Was it inevitable that Kabul would fall into the hands of the Taliban in this humiliating way? For Afghans to hang onto U.S. military planes in order to be rescued?
It was not inevitable. The Biden administration should have planned for a more organized withdrawal, instead of this chaotic one that recalls the nightmarish departure of the Americans from Vietnam…
And it should have planned for the timely departure of the Afghans who believed in America, who worked with her, and who have now been left at the mercy of the Taliban.
Certainly these scenes are not pleasant. They do not increase confidence in the U.S. for those who fight for principles and values, for democracy, around the world.
And yet this war had to end. And better now than later.
This dictates the interest of all.
After 20 years of war, with 2,500 Americans dead, trillions of dollars spent supporting an ally who could not or did not want to fight and win for its country, the U.S. had no choice but to leave, to heal her wounds, to rebuild her strength so she can fight another day.
So that when her real national interests call, she will be ready to fight.
After all, America – and NATO – cannot be more interested in Afghanistan and its people than the Afghans themselves.
Biden could have postponed the decision to exit for another day. For six months, a year, three years from now. But even then things would not be better in Afghanistan.
On the contrary, it would be worse.
So better now.
Today, many Afghans post on social media that they claim to have been betrayed by the Americans.
They are, up to a point, right. They should have been protected by the U.S. They should have been able to settle in the U.S. and other countries.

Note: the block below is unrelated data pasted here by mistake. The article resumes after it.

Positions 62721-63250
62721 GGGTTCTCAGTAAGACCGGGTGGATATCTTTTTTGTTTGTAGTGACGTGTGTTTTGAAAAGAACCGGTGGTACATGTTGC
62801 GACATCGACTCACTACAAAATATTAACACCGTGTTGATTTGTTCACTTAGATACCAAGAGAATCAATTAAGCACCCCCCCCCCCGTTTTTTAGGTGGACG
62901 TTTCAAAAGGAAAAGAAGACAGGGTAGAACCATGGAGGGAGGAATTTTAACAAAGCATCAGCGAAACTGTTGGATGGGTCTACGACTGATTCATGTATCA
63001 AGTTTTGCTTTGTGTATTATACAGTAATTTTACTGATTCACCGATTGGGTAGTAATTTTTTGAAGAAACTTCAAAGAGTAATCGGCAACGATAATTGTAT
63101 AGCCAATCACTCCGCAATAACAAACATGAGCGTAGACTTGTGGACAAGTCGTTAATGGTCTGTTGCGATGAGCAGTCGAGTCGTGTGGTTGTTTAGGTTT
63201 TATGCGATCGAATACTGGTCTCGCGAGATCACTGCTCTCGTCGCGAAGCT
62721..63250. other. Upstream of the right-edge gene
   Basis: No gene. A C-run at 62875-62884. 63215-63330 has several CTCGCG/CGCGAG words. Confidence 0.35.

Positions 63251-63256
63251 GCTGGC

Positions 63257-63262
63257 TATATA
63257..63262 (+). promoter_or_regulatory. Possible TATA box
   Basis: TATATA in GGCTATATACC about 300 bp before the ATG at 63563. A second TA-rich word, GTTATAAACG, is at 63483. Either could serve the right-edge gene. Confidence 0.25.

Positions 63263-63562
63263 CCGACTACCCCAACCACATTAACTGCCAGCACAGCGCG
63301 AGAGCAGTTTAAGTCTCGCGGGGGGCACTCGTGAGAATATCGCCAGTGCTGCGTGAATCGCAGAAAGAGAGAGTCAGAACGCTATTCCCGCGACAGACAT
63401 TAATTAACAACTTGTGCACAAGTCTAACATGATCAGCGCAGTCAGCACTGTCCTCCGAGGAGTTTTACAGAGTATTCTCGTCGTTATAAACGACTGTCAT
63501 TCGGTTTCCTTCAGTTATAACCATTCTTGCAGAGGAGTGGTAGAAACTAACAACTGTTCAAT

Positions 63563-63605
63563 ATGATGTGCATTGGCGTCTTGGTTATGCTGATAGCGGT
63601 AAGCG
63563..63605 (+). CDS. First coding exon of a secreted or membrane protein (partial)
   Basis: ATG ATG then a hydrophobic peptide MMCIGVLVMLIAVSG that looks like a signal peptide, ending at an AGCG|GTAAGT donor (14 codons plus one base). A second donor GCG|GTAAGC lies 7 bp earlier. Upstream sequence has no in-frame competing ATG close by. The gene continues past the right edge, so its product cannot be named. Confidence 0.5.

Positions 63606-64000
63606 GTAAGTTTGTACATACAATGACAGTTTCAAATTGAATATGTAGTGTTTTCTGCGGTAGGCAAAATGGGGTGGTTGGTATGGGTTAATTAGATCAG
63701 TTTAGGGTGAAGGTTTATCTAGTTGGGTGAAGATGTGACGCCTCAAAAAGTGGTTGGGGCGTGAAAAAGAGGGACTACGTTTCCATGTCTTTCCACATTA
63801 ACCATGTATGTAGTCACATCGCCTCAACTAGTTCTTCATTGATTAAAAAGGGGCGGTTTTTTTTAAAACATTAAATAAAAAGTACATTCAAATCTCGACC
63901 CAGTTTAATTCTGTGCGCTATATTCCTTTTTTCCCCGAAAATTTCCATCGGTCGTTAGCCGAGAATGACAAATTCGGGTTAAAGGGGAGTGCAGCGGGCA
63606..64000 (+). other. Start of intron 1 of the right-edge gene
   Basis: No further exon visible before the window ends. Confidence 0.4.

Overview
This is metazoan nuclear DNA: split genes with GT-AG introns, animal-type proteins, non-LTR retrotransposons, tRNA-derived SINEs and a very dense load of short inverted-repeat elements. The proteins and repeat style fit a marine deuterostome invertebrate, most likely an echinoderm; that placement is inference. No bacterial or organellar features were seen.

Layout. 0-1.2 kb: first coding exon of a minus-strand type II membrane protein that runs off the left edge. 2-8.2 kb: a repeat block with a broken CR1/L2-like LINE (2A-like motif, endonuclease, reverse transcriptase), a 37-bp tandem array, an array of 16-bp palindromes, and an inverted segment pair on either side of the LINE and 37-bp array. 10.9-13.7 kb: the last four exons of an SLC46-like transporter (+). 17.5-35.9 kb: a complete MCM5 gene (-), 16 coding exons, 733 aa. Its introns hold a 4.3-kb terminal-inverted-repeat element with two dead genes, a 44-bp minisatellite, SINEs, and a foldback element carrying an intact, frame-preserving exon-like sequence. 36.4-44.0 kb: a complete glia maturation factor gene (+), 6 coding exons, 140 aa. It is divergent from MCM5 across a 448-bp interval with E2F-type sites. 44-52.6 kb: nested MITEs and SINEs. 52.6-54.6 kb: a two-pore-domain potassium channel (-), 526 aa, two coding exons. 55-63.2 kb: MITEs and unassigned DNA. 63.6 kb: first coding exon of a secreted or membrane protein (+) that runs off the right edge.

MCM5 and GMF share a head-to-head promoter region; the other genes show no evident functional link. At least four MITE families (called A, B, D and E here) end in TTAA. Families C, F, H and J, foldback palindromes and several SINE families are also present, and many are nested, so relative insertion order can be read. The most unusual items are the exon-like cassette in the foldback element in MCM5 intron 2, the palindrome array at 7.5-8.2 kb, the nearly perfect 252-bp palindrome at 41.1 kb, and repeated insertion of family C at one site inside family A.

The same serious mistake was made by the U.S. in Vietnam. And in Iraq. And now in Afghanistan. This repetitive mistake does not honor America.
But the one who really betrayed the Afghans is none other than the Afghans themselves. They were betrayed by their compatriots who did not believe in a new Afghanistan with human rights, respect for women, some form of democracy, and who did not fight for them against their enemies.
It is clear that the war in Afghanistan, which, to recall, began after the destruction of the Twin Towers 20 years ago, went awry from the beginning when, instead of concentrating efforts there, the U.S. also attacked Iraq.
And it is clear that, as in Vietnam, the decisions of U.S. administrations have been based on ignorance, lies, and the selfishness of many of those responsible for waging war.
President Biden himself seems to have been so misinformed that he recently made statements exposing him.
"None whatsoever," he said. “There’s going to be no circumstance where you see people being lifted off the roof of an embassy… of the United States from Afghanistan [as was the case in Vietnam]… the likelihood there’s going to be the Taliban overrunning everything and owning the whole country is highly unlikely.”
Yes, it is a pity and an injustice to the dead, to the wounded, and to the fortune that was spent ending the war in this humiliating way.
And yet, I repeat, despite all this, a month or a few more years would not have made any difference.
It was time for the U.S. to put an end to it. To regroup. To put its own house in order.
This will be much more respected by friends and foes alike than another year of sacrifices without rhyme or reason in Afghanistan.